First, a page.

I have a funny listening relationship with the radio. When I commuted, of course, I listened to the radio all the time. I had a subscription to XM Radio’s service for a few years, even though my drive was little more than 30 minutes one-way. (Not bad for Southern California.)
But I don’t really commute anymore, or drive as much as I used to. When I am in the car, though, I find myself usually tuning to KKJZ out of Cal State University Long Beach, arguably the best jazz and blues station in the country. It’s a public station, depending on listeners’ financial contributions to survive. I’ve given a few hundred bucks over the years—enough to assuage my guilt, but just barely.
Well, with Internet radio supplanting my “terrestrial” listening, I might have to send another $50 to help offset their bandwidth costs. Public radio fans, it turns out, have a couple of sound options for listening to their favorite stations on their iPhones or iPods. We’ve covered a few public radio apps for the iPhone in the past; here are two more for your consideration.
Public Radio app is a simple radio stream aggregator. It lets you browse public radio stations alphabetically by call letters and grouped by state. The $2 app also keeps track of your listening history and lets you bookmark favorites, a standard feature among several Internet radio applications.
Station selection, while extensive, is not necessarily exhaustive. The app lists all public radio stations broadcasting online in MP3. But the developers cover their bases by letting users add their own streams. For example, I added my alma mater’s student-run station, KSDT, to my streams in a matter of minutes. (It’s funny—I’ve listened to that station more in the past 10 months on the Internet than I listened in just over four years as a student at UC San Diego in the early 1990s.)
The app boasts some nice social networking features, as well. You can share your stations via Twitter and Facebook, and by e-mail of course. You can also visit stations’ Web sites from the app, but be advised that will cut off your stream.
The most recent update of Public Radio, optimized for software update 3.0, seems to have killed some bugs. The app hasn’t crashed on me as it did several times previously.
The developers should consider emulating Public Radio Exchange’s free Public Radio Tuner app, which lets users search by programming category as well as city or station call letters. Intersect World’s app inexplicably lacks a formal search feature. With more than 320 public radio stations on offer, I cannot be the only one who would find it helpful to filter my browsing by jazz, classical or alternative music stations. I’m sure others wouldn’t mind perusing news and talk stations as well.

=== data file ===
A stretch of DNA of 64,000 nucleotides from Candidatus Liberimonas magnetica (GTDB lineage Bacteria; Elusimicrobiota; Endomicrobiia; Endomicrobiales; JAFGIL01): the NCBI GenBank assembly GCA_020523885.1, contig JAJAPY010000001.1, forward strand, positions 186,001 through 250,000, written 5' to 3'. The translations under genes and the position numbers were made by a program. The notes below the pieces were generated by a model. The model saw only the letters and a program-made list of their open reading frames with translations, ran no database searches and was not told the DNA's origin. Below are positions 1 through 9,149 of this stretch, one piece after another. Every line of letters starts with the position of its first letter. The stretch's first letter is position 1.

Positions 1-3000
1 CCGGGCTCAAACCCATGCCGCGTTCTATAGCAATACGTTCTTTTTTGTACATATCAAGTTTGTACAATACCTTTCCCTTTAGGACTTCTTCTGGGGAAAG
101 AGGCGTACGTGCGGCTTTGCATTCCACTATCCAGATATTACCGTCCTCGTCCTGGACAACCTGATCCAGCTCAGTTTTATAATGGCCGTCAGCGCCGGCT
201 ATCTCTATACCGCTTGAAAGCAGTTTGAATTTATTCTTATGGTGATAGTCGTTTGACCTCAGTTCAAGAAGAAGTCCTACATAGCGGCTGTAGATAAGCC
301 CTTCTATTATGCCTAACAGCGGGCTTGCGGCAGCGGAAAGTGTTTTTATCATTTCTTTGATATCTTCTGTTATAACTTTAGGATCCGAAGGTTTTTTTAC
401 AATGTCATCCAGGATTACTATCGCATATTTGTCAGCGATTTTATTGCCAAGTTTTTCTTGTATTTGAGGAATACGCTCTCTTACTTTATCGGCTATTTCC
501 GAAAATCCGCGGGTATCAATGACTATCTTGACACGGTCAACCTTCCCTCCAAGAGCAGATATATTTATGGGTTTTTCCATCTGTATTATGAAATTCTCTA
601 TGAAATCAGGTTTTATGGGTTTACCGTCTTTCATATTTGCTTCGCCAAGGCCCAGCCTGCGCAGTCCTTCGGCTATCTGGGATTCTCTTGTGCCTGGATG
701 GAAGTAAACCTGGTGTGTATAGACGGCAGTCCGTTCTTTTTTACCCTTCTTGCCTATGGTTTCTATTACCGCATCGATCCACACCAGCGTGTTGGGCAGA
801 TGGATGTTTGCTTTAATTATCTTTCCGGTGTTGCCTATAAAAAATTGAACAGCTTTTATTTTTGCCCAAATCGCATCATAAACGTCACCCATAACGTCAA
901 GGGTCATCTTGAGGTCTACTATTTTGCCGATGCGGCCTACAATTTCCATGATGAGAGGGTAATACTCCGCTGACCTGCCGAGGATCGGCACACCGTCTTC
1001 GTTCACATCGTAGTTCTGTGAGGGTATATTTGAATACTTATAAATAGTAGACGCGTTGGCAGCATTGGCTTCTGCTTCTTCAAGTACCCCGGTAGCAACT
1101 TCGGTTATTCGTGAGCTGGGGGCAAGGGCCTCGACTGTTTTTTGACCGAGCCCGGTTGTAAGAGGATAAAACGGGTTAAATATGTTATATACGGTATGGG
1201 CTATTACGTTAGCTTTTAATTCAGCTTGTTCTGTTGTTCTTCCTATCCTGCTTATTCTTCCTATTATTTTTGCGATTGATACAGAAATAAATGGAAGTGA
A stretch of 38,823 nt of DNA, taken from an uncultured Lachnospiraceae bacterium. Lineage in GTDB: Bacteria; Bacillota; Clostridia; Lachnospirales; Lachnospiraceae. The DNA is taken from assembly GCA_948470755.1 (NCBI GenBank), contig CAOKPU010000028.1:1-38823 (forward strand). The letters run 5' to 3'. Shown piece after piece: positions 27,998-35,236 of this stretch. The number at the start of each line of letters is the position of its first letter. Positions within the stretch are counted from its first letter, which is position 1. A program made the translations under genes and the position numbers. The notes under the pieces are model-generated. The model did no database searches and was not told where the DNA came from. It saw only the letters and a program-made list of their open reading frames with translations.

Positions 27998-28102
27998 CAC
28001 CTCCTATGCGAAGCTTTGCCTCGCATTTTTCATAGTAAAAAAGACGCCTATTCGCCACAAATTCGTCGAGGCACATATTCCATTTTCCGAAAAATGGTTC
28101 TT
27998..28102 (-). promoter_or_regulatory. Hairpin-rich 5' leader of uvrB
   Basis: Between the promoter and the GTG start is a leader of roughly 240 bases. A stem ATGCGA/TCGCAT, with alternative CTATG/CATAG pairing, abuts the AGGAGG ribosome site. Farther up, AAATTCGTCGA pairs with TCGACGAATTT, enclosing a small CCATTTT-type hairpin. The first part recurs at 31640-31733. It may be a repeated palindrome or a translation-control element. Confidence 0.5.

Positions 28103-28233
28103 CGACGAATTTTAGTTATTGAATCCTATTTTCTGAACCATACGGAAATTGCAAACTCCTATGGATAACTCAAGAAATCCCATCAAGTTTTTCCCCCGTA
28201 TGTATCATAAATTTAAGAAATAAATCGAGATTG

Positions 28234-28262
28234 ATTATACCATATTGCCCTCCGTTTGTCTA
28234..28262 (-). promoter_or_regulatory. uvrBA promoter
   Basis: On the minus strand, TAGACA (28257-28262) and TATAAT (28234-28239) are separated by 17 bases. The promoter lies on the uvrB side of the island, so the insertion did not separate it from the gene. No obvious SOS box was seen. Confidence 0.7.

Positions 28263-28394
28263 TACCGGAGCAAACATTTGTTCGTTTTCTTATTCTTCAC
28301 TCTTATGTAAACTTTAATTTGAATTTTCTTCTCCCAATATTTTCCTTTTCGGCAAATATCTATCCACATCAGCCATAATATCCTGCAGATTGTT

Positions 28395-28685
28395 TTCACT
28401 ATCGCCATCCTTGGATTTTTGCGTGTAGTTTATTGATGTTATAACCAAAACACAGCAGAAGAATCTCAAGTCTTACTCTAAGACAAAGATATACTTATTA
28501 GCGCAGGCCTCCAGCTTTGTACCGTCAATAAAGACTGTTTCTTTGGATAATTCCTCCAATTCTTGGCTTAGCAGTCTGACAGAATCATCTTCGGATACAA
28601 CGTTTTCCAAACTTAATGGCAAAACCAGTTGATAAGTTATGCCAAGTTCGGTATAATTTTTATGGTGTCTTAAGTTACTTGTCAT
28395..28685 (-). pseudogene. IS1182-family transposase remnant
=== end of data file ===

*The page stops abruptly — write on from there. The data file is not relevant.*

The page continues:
PRX’s tuner, an earlier version of which Macworld reviewed in March, has another big advantage over Public Radio, apart from price: It actually uses the iPhone’s and iPod touch’s location features. When you launch, the app will ask if it can use your current location. Tap the Local button in the menu bar at the bottom of the screen, and Public Radio Tuner will show you stations within a 50-, 250- and 500-mile radius of your current location. Intersect World’s app asks for your location, too, but does nothing with the information. I can only presume a feature is forthcoming.
The older version of Public Radio Tuner had a big drawback: It would drop streams more often than commercial radio stations switch formats. Some users have complained about the new version, which was released with a new buffering code and a new iTunes App Store URL. But I haven’t experienced any problems so far. And as I already mentioned, Intersect World’s app seems to have more bugs to contend with than Public Radio Tuner.
Other than a more graphically pleasing interface, Public Radio Tuner is more minimalist than its counterpart. The tuner will launch the last stream you played at start-up, and you can bookmark favorite stations, but the app doesn’t have the e-mail or social networking features of Public Radio.
On balance, the PRX is the slightly better application on the basis of its interface and price. Intersect World has done a commendable job working out the bugs of earlier versions. If it can improve the app’s search function, it will be a real contender. For now, however, use the free tuner and pass the savings along to your favorite station during the next pledge drive.
The applications are compatible with any iPhone or iPod Touch running the iPhone 2.0 software update or later.
[Ben Boychuk is a columnist and freelance writer in Rialto, Calif. Feel free to e-mail him.]